And then I saw your facebook post. This is what I needed right when I needed it.

    I need to take control and find my happiness.

    1. Happy this came at the right time for you Duke.

      Start doing difficult things. Uncomfortable things. Things that you’re future self will respect you for – and it will start to rapidly dial up the happiness meter.

  3. Hi Brent.

    Such an honest blog post. I can totally relate to this. Since turning 40, I realised that success means different things to different people.

    For me, success is being healthy both mentally and physically, being able to see and spend time with my 3yr old son each and every day, being a good and supportive partner, and designing my work so that is supports all of these things, not take away from them.

    With that in mind, for the past 6 months I’ve been reengineering my business, what I do and how I do it, in order to maintain those things that I value the most. I’m not there yet – and yes, it would be nice to have a better car, and a bigger house, but they are not my reasons for changing what I do.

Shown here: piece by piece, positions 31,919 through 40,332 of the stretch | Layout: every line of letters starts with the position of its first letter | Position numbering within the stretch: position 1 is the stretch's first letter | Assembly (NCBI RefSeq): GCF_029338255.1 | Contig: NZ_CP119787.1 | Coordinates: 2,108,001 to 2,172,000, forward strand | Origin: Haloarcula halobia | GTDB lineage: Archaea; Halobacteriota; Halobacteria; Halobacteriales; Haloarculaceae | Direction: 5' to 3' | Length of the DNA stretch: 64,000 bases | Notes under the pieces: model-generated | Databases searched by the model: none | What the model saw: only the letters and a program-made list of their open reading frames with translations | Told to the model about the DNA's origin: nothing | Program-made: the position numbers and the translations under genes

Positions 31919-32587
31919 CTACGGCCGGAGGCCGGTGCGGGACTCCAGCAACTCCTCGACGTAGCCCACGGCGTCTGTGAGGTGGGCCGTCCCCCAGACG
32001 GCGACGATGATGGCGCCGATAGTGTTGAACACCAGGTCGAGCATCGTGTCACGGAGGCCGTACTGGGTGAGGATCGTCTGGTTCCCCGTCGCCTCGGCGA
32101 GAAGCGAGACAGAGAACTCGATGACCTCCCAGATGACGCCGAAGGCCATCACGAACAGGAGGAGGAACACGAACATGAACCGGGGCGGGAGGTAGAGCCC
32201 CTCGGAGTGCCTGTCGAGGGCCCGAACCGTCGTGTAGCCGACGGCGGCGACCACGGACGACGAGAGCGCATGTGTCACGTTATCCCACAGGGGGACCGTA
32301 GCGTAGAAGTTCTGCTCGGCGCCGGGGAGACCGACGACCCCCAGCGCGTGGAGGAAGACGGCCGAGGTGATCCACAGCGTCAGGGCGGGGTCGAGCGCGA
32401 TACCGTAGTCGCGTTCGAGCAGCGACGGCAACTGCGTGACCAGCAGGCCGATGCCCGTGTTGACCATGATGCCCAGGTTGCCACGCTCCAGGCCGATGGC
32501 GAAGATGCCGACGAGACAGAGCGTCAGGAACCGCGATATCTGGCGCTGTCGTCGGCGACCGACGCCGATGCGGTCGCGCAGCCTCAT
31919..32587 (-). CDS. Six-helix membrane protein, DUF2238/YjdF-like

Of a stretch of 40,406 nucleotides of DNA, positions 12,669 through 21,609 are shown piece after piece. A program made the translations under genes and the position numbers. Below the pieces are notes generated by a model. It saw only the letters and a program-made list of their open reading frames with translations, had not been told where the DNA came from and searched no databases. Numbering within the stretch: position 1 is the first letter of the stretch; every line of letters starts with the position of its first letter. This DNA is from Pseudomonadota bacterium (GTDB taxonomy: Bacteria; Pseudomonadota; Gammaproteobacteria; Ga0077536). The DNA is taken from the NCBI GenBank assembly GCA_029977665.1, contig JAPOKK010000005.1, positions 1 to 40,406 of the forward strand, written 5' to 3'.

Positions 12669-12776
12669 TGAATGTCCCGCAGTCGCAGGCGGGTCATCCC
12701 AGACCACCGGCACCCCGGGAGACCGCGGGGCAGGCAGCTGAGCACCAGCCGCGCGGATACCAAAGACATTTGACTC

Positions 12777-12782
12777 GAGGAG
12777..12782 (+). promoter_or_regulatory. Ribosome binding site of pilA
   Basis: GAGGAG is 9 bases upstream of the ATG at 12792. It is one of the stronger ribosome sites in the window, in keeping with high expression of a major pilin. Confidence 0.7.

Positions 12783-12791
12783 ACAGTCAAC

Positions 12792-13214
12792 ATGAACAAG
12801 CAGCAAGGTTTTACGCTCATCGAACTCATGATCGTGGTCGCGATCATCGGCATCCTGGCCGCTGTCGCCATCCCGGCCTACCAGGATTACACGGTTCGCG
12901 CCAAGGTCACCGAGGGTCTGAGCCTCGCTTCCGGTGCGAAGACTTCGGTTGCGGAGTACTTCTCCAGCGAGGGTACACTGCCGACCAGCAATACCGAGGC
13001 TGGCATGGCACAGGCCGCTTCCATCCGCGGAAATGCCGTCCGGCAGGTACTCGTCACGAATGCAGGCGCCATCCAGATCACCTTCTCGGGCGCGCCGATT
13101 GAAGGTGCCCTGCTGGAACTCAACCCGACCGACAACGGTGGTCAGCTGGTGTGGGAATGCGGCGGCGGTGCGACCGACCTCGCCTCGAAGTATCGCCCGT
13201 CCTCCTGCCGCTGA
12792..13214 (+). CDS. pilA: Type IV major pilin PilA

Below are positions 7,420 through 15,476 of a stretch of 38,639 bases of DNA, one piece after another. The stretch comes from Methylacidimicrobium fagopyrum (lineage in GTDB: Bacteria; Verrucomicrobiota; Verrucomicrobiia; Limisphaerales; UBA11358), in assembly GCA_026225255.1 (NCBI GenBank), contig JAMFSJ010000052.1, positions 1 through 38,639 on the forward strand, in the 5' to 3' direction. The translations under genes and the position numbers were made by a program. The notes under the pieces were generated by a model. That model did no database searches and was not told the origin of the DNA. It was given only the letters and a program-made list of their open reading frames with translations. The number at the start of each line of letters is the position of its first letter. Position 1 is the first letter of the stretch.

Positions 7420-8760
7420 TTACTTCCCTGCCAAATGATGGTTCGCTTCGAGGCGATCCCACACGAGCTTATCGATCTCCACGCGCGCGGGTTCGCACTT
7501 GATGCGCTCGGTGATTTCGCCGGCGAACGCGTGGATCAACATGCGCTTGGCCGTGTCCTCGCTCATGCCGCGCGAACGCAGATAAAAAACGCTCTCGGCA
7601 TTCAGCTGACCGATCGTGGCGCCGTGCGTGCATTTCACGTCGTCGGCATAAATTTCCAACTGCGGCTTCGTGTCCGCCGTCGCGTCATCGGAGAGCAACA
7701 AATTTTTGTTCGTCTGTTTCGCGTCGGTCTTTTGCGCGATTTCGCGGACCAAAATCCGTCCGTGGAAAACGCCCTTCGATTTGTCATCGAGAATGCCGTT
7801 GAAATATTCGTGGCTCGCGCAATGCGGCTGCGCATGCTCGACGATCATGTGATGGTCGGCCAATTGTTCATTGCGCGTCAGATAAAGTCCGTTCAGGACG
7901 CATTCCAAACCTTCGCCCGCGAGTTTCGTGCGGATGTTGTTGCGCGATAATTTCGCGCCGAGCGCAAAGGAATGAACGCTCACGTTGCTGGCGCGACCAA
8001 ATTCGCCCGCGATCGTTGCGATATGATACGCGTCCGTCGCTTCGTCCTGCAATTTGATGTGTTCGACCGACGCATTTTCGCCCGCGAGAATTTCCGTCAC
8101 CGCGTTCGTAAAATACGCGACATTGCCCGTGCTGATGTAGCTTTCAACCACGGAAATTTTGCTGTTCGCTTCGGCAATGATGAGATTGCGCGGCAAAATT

I do not care about them when it comes to measuring my self-worth – not my net-worth, that’s not what’s important. When I look at your framed list – nice frame btw – I remembered back to when I was a kid, we used to take some of these things for granted. Grab your bike, go for a ride, for no reason at all – remember how exciting and freeing that was?

    When we become “grown-ups”, sensible adults, we fall into a societal mould/trap and questions like these need answering; What should I do? What do my parents think I should do? What are my friends doing? Where should I go? Who should I be when I get there? And while we are not looking, these forces can remove some of that “joy” and “freedom” we felt and experienced as youngsters, because we are told we have to grow up and be responsible – and that’s precisely what we need to fight to get back to the simple things in life, that cost ZERO, but give us SO much back in return.

    So often we try to fill those gaps with new iPhones, cool coffee machines, shiny cars, and invite our friends over into our consumer tourism so we can fell better about ourselves, net worth supplanting self-worth!

    So BRAVO for realising this, calling it out, taking the reins, and publicly declaring your vision for your own future and that of your family’s. Respect.

    1. Dude… Noel – I think:

      You need to “Grab your bike, go for a ride, for no reason at all” and tell me how it was when you are done!!! Cause I think that sounds awesome.